Reflecting on this prospect, McBride expressed gratitude for Biden’s support, noting his legacy as the most pro-LGBTQ+ president in U.S. history.

“Joe Biden is a giant here in Delaware,” she said. “Knowing [Biden’s late son] Beau was a personal and professional privilege, and having the opportunity to get to know and work with his dad has been an incredible blessing. Representing Delaware and the Bidens would be an honor.”

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Christopher Wiggins

Christopher Wiggins is a senior national reporter for The Advocate. He has a rich career in storytelling and highlighting underrepresented voices. Growing up in a bilingual household in Germany, his German mother and U.S. Army father exposed him to diverse cultures early on, influencing his appreciation for varied perspectives and communication. His work in Washington, D.C., primarily covers the nexus of public policy, politics, law, and LGBTQ+ issues. Wiggins' reporting focuses on revealing lesser-known stories within the LGBTQ+ community. Key moments in his career include traveling with Vice President Kamala Harris and interviewing her in the West Wing about LGBTQ+ support. In addition to his national and political reporting, Wiggins represents The Advocate in the White House Press Pool and is a member of several professional journalistic organizations, including the White House Correspondents’ Association, Association of LGBTQ+ Journalists, and Society of Professional Journalists. His involvement in these groups highlights his commitment to ethical journalism and excellence in the field. Follow him on X/Twitter @CWNewser (https://twitter.com/CWNewser) and Threads @CWNewserDC (https://www.threads.net/@cwnewserdc).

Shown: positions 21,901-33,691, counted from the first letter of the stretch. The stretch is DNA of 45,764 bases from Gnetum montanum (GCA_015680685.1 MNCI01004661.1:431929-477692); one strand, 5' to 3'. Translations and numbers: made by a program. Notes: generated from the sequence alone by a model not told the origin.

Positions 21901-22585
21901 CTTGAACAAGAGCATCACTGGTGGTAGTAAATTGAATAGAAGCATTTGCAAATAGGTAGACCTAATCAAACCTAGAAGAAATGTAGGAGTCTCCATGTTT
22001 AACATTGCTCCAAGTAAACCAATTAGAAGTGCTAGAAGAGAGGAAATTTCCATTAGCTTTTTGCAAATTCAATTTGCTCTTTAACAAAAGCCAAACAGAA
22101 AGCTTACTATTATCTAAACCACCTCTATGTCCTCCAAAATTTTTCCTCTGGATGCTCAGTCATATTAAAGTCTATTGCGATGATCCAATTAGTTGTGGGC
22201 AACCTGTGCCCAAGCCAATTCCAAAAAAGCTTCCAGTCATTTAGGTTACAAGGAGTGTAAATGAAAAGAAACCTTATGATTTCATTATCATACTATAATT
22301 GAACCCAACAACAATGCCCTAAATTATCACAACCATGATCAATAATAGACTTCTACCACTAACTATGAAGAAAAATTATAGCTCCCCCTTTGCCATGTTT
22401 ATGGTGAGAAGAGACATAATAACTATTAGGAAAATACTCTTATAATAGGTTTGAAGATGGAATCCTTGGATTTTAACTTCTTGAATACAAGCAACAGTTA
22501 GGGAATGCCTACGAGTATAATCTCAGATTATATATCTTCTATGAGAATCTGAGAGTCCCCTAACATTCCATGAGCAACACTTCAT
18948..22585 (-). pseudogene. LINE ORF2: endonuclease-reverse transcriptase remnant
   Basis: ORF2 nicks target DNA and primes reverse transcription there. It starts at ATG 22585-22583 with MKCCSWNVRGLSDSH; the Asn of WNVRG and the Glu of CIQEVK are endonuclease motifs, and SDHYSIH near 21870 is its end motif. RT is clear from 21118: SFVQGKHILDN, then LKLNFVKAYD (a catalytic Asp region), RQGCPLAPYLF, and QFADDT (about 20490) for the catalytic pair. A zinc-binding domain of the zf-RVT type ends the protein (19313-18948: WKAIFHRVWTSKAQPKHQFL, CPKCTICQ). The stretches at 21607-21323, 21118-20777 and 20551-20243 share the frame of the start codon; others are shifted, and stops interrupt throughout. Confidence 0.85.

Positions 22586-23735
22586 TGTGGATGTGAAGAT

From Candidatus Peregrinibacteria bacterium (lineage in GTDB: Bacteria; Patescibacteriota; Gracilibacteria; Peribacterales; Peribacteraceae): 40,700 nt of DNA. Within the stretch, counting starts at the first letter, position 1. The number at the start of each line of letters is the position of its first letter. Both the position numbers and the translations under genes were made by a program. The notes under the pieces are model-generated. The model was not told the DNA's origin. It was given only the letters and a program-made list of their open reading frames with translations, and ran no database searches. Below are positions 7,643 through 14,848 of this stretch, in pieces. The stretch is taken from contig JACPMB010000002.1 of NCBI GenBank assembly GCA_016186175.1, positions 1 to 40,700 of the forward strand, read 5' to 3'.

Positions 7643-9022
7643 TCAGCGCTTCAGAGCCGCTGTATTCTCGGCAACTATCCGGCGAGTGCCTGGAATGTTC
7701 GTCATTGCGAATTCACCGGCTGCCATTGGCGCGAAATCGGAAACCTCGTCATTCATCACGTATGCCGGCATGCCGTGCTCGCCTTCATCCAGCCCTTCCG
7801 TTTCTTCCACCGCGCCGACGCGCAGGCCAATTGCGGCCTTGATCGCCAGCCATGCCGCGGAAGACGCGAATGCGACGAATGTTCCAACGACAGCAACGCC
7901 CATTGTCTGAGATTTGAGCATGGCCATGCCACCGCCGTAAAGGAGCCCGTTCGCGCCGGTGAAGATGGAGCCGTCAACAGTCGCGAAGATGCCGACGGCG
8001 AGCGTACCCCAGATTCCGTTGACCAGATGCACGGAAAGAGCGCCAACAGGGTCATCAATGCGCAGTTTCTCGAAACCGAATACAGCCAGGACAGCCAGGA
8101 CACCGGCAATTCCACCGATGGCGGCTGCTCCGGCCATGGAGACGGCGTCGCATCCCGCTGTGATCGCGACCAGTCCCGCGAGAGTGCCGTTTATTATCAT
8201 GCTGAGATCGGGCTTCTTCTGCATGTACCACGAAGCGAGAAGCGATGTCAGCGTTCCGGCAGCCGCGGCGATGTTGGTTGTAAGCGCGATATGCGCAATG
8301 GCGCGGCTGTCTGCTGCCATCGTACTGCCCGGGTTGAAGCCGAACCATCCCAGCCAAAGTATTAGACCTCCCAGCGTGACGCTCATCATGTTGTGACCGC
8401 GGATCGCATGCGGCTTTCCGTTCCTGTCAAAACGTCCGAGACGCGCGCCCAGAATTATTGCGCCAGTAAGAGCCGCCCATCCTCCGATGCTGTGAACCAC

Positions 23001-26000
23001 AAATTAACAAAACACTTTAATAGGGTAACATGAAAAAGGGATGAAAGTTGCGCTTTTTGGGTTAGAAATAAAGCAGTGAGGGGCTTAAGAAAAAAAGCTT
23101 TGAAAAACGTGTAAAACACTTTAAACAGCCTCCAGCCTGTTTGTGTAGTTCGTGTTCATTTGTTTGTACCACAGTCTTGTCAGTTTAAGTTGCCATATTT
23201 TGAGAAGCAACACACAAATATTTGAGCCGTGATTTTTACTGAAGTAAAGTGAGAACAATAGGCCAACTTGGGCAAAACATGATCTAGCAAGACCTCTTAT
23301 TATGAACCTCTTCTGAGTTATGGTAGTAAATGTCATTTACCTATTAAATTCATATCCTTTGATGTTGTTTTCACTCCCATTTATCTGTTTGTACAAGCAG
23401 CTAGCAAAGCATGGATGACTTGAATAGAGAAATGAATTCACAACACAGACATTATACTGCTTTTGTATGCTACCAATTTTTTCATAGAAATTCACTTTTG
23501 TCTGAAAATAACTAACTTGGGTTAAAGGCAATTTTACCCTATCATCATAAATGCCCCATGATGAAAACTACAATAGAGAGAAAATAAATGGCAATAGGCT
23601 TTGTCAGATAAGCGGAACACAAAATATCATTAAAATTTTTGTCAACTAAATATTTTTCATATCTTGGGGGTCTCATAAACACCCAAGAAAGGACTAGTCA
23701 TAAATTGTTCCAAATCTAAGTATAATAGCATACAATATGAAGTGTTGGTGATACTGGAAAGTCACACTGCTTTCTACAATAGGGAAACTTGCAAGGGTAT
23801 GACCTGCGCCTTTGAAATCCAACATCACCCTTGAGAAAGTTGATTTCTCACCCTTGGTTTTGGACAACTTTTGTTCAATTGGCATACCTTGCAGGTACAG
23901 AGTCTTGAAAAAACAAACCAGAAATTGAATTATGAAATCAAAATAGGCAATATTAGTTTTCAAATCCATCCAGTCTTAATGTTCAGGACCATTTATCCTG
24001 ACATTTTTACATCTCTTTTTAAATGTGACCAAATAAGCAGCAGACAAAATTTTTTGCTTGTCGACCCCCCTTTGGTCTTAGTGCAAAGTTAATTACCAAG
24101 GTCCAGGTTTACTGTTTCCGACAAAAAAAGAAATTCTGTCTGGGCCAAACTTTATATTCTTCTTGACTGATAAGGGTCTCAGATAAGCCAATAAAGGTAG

Christopher Wiggins is a senior national reporter for The Advocate. He has a rich career in storytelling and highlighting underrepresented voices. Growing up in a bilingual household in Germany, his German mother and U.S. Army father exposed him to diverse cultures early on, influencing his appreciation for varied perspectives and communication. His work in Washington, D.C., primarily covers the nexus of public policy, politics, law, and LGBTQ+ issues. Wiggins' reporting focuses on revealing lesser-known stories within the LGBTQ+ community. Key moments in his career include traveling with Vice President Kamala Harris and interviewing her in the West Wing about LGBTQ+ support. In addition to his national and political reporting, Wiggins represents The Advocate in the White House Press Pool and is a member of several professional journalistic organizations, including the White House Correspondents’ Association, Association of LGBTQ+ Journalists, and Society of Professional Journalists. His involvement in these groups highlights his commitment to ethical journalism and excellence in the field. Follow him on X/Twitter @CWNewser (https://twitter.com/CWNewser) and Threads @CWNewserDC (https://www.threads.net/@cwnewserdc).